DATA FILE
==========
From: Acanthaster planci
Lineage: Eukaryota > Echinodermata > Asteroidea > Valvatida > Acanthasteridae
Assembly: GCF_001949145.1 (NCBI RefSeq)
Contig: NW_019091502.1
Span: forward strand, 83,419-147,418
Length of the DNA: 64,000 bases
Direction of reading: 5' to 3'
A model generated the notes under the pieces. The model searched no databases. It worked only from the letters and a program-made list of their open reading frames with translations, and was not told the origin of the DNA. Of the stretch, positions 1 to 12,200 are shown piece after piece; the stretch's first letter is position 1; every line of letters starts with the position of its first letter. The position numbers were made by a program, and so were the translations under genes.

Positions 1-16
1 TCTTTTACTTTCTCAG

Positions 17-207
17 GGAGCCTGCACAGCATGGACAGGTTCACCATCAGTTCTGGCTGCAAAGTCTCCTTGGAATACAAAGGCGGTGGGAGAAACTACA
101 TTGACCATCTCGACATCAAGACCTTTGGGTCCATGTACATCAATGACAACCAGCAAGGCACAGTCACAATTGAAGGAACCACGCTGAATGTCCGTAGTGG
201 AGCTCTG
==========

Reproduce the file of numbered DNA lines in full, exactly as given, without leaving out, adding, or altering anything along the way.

From: Acanthaster planci
Lineage: Eukaryota > Echinodermata > Asteroidea > Valvatida > Acanthasteridae
Assembly: GCF_001949145.1 (NCBI RefSeq)
Contig: NW_019091502.1
Span: forward strand, 83,419-147,418
Length of the DNA: 64,000 bases
Direction of reading: 5' to 3'
A model generated the notes under the pieces. The model searched no databases. It worked only from the letters and a program-made list of their open reading frames with translations, and was not told the origin of the DNA. Of the stretch, positions 1 to 12,200 are shown piece after piece; the stretch's first letter is position 1; every line of letters starts with the position of its first letter. The position numbers were made by a program, and so were the translations under genes.

Positions 1-16
1 TCTTTTACTTTCTCAG

Positions 17-207
17 GGAGCCTGCACAGCATGGACAGGTTCACCATCAGTTCTGGCTGCAAAGTCTCCTTGGAATACAAAGGCGGTGGGAGAAACTACA
101 TTGACCATCTCGACATCAAGACCTTTGGGTCCATGTACATCAATGACAACCAGCAAGGCACAGTCACAATTGAAGGAACCACGCTGAATGTCCGTAGTGG
201 AGCTCTG